inspection and auditing. air. Before 1999. mushrooms. sesame. These standards cover crops. However. in the last two years food safety issues have become a growing concern in China. labelling. more than 95% of the certified organic products of China were exported. and permissible and prohibited materials for production and processing. walnuts. eggs and milk products. especially to Japan. Reports and special columns related to organic agriculture and organic food have been published in newspapers all over China. buckwheat. demand for organic products is likely to increase. noodles and beverages (FAO 2002). sunflower and pumpkin seeds. OFDC then prepared a comprehensive set of organic farming production and food processing standards and management regulations for the organic food label. distribution and sales. storage and packaging. irrigation and water quality used in production. OFDC is now responsible for inspection.Asia In 1994. rice. There are also several foreign organic certifiers from Europe and the USA operating in China. and more domestic organic certifiers will be established. apiculture. tea. education and training related to the development of organic food. Chinese and foreign media institutions are very interested in publicising the development of the organic sector in China. pine nuts. Certified products include soybean. research. apicultural products. processing of organic products. in order to promote the development of organic foods and to protect the rural environment from pollution. (FAO 2002) It is likely that the organic industry will now grow rapidly in China. resulting in the growth of the domestic organic food market. sprout products and wild plant collection. the State Environmental Protection Administration of China (SEPA) established the Organic Food Development Centre (OFDC). certification. (Zejiang 2002) 59 . It is estimated that in the coming years the sales volume of main organic foods might rise from one to two percent of the entire food sales in China (FAO 2002). Increasing numbers of TV and radio programmes highlight organic farming and organic food. and a few processed products such as fruit juices. medicinal herbs and milk. With economic development being experienced and an increasing common public concern over food contamination. EU countries and North America.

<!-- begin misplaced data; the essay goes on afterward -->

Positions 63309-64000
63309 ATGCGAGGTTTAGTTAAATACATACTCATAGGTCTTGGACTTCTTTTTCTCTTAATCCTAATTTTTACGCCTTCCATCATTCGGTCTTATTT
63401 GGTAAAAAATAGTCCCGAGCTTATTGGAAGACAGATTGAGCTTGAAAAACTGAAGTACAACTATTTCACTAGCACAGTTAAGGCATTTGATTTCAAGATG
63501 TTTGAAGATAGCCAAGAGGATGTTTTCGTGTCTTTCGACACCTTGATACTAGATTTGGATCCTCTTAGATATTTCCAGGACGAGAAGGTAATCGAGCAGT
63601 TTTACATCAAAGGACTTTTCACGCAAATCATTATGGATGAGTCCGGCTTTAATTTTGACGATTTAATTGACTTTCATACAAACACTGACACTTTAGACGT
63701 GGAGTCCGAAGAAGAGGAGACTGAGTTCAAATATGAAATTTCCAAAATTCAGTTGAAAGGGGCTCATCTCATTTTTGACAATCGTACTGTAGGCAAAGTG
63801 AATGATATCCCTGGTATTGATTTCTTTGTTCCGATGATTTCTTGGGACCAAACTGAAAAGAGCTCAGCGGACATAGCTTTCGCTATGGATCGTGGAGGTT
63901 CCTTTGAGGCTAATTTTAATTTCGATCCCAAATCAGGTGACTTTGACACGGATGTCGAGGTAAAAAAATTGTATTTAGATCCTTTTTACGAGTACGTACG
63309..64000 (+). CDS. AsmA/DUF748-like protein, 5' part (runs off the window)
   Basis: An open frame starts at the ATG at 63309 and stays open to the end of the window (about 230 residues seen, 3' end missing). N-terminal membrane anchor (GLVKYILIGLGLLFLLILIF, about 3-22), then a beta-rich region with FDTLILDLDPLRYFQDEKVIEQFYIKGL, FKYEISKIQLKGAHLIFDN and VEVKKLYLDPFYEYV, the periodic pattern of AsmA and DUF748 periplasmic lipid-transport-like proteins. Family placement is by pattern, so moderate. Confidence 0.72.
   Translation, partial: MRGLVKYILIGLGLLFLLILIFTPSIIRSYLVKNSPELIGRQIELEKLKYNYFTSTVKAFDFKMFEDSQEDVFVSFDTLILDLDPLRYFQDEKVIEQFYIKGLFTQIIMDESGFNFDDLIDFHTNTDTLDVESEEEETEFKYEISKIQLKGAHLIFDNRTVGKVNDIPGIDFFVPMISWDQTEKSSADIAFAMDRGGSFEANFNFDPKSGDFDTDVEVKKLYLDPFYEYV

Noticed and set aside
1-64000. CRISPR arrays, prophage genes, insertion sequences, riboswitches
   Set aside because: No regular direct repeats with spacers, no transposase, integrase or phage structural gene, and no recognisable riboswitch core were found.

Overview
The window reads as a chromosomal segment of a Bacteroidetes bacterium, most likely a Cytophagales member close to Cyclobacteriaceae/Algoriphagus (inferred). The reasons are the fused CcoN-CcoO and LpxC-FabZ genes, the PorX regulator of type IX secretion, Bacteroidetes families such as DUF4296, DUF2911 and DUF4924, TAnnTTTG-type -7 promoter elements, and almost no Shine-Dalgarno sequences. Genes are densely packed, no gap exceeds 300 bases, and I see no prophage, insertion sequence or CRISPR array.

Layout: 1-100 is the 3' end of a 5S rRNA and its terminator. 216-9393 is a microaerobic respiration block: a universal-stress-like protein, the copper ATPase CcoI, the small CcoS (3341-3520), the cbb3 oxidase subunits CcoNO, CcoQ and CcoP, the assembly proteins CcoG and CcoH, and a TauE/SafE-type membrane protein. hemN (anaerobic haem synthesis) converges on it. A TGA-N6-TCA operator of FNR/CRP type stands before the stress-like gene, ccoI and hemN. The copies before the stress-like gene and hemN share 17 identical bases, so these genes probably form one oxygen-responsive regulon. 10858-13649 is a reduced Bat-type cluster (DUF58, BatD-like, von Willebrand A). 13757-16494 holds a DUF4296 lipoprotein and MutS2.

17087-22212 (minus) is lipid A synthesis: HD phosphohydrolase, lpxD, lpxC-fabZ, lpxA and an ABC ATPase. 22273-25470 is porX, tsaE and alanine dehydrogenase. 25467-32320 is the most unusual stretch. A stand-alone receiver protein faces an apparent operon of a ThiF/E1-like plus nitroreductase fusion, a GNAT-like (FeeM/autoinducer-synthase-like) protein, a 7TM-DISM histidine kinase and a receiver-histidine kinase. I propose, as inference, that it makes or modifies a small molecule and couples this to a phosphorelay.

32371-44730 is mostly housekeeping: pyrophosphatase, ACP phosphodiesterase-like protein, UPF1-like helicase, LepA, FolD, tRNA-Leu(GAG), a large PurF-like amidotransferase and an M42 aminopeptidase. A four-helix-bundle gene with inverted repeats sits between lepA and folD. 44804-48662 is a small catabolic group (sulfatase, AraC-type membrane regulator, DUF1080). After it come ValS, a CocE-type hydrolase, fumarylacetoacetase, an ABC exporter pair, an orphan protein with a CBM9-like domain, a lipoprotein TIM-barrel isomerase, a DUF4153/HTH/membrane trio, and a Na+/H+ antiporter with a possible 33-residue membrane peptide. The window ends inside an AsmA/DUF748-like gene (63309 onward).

the 30 to 50-year old generation – mostly women – shop for their families. such as baby food. Korean eating habits are also becoming more Westernised reflected in the increased consumption of bread. Currently. meat and fruits.Asia Korea The Korean market for organic products is still very small. In response. Generally. the demand for more processed organic products is growing. Korean consumers are very interested in eating foods which have potentially healthful benefits or medicinal qualities. it is expected that the market for processed organic foods will grow dramatically in the next few years. rice or products made with organic ingredients. contains low or no agricultural chemicals. and rice) accounted for only 0. However. imports of organic products consists mainly of ingredients for baby foods. infant formulas and some health foods (Brehm 2002). About 55% of Korean consumers purchase organic products because they are concerned with their health (Brehm 2002). the Korean Ministry of Agriculture (MAF) has developed a labelling program which indicates whether a product is organic. At present. locally grown organic produce (fruits. A survey on organic consumption habits also found that 23% of consumers purchase organic foods because they taste better or are more nutritious and only 12% stated that they are concerned about the environment (Brehm 2002). or flour. judging from the amount of space retail outlets are devoting to organic produce.2% of total agricultural production (Brehm 2002). the types of organic products available are either fresh produce. In 2001. As incomes and product awareness rises. bread. the demand for these products is growing. Specific information on the size of the retail market for organic products is not available However. vegetables. 60 .